Monday, March 7, 2011

Store Manager Is FLSA Exempt, Says Employer. Not So Fast, Says Court.

In Pierce v. Dolgencorp, Inc., the U.S. District Court for the Middle District of Pennsylvania held that a Store Manager's claim that she was owed unpaid overtime wages under the Fair Labor Standards Act (FLSA) could be sent to a jury for determination. In so doing, the Court rejected the employer's arguments that the Store Manager had to be classified as an "executive employee" as a matter of law.

Cindy Pierce was originally hired by Dollar General as a cashier in 1998. In 2001, she was promoted to Store Manager, and continued to work in that capacity until June or July of 2003. As a Store Manager, Pierce was the only salaried employee and the only employee who was classified as "FLSA exempt" by Dollar General.

As a Store Manager, Pierce had at least one Assistant Store Manager (ASM) and one clerk, and managed a store budget of over 200 hours per week. When she was first hired as Store Manager, Pierce earned $355.77 per week. By April, 2002, she was earning $423.08 a week, and understood that her salary was meant to compensate her for however many hours she worked. Pierce's ASM was paid $6.20 per hour. Pierce testified that she usually worked 50 to 60 hours a week, and sometimes as much as 65 hours a week. As Store Manager, Pierce interviewed and hired employees without approval from her District Manager, trained employees, disseminated and enforced corporate policies, evaluated employee performance, disciplined employees, fired and promoted employees, ensured store security and safety, monitored sales, damages, employees and hours, directed employees' work assignments and scheduled employees' hours. Pierce 30%-50% of her time performing paperwork, and it took her 5-6 hours just to complete the employees' work schedules. Pierce was unquestionably the store's leader.

On the other hand, Pierce testified that she spent 4 - 6 hours everyday stocking shelves and on "truck days," (which occurred about twice a week) Pierce and her ASM spent 75% of her time unloading and inventorying the delivery to the store. It would normally take two days to have delivery items unloaded and stocked on store shelves. She also ran the store registers when needed. Pierce had to request permission to take days off from her District Manager, and the store layout was dictated by a "planogram," that was created and disseminated by the District Manager. Pierce testified that she did not have discretion to set up the store as she would have liked. Pierce also spent 5 - 6 hours a week sweeping the floors and doing other non-managerial work. Pierce received excellent reviews in the area of "payroll control," which she attributed to her personally working more hours and not hiring extra employees.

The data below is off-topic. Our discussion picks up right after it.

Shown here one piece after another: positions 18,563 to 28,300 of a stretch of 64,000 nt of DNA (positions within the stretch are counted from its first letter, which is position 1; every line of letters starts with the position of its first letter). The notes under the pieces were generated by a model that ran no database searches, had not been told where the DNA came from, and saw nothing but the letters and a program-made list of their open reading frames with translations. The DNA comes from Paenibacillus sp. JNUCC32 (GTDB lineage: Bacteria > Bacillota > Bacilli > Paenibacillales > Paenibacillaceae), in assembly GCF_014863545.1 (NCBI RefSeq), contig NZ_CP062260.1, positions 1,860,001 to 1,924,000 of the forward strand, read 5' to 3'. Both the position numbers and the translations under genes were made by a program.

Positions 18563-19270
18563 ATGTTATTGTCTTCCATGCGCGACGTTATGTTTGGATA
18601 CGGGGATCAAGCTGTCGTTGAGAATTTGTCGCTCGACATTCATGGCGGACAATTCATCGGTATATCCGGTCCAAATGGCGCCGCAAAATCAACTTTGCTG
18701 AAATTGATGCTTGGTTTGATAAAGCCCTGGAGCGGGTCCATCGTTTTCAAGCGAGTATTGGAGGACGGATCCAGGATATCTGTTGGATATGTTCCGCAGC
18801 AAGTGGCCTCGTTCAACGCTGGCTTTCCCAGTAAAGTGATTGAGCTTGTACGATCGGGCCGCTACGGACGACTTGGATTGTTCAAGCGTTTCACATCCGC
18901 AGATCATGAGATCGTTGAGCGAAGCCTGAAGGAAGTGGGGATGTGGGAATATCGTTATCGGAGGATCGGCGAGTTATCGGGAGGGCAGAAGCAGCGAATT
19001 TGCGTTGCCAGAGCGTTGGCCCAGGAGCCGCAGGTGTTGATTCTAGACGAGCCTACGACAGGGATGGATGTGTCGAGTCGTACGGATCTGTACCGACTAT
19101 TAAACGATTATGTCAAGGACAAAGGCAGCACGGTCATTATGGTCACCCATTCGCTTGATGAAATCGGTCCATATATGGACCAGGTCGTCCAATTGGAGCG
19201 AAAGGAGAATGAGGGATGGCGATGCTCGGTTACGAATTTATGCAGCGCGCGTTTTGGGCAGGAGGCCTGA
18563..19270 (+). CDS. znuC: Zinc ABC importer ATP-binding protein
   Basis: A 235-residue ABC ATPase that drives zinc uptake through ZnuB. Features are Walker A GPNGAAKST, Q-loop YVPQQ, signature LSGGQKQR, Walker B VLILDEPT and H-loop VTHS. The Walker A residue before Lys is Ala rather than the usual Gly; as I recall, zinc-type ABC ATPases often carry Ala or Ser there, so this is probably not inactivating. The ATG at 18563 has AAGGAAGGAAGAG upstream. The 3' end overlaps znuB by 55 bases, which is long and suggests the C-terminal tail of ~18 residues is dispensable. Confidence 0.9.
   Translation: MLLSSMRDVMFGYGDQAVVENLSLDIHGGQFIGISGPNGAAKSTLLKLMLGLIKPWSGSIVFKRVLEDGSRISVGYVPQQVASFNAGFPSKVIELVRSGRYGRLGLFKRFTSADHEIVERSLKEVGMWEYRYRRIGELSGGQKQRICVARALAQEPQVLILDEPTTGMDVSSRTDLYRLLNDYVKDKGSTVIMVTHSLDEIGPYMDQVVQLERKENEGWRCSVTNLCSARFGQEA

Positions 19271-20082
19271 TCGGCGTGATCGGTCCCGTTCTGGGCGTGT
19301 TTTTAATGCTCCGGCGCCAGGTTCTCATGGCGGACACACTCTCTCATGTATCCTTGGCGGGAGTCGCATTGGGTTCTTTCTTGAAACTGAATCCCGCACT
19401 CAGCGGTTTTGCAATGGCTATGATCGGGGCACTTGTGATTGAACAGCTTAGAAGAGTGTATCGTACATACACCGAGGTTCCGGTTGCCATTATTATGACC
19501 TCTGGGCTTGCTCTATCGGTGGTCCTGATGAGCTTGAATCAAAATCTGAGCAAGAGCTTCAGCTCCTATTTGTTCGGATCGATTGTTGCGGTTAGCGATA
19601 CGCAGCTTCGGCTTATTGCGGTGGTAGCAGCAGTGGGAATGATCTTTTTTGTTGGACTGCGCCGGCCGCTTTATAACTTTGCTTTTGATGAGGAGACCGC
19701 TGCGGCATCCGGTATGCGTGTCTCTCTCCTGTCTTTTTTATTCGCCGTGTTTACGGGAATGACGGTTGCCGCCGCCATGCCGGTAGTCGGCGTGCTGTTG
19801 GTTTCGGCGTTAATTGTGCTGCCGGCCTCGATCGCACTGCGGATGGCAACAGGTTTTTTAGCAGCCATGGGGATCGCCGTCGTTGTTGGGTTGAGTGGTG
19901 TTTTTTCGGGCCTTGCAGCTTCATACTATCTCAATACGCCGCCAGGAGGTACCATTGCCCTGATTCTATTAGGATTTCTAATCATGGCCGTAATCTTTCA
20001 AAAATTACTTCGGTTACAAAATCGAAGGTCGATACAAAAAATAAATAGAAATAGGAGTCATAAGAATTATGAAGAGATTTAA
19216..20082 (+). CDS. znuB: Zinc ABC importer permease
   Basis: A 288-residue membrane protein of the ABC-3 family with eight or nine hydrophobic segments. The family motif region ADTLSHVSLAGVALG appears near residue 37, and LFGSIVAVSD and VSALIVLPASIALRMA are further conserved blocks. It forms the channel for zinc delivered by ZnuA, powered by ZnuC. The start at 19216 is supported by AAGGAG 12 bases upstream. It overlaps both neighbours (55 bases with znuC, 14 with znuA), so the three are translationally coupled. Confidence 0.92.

In June of 2003, Pierce resigned from Dollar General because of stress associated with her job. In March of 2004, she made claims against Dollar General for unpaid overtime wages.

Dollar General (a.k.a. Dolgencorp, Inc.), argued that Pierce was not entitled to overtime pay for the period in which she served as Store Manager because she was properly classified as an "executive" employee, which is exempt from the overtime requirements of the FLSA. Dollar General argued that as Store Manager, Pierce's primary duty was management, and that she spent most of her time engaged in management work. Dollar General filed a Motion for Summary Judgment on this point, seeking dismissal of Pierce's claims.

The District Court disagreed, and held that Pierce had presented enough evidence to allow a jury to determine whether she spent most of her time performing managerial or non-managerial work. Specifically, the Court found that: (1) based on her testimony, a jury could determine that Pierce spent 25% - 30% of her time doing paperwork, and the remainder of her time performing manual labor; (2) a jury could conclude that Pierce's non-managerial work, such as unloading trucks, stocking shelves and running the registers, was more valuable to Dollar General than her managerial duties, because it saved Dollar General the expense of having to hire additional employees to perform the same work, evidenced by the fact that Dollar General refused to grant her more employees for her budget; and (3) when the respective hourly rate of pay of Pierce and her ASM is compared, a jury could find that Pierce was actually paid comparatively less than her ASM for an equivalent amount of hours (approximately 96% of her ASM's salary). Therefore, the District Court denied Dollar General's Motion and held that Pierce's claims must be determined by a jury.

The lesson to be learned from this case is clear: job titles are not everything. Just because someone holds a "manager" position does not mean that that individual is automatically exempt from the overtime pay requirements of the FLSA. Indeed, as this case shows, even performing some managerial tasks and duties in the course of employment does not entitle an employer to rely upon an "executive" exemption in every instance. As the District Court noted, the focus in these types of cases will be on the employee's "actual day-to-day activities, as opposed to generic job descriptions or performance evaluations." Things are not always as they seem at first glance.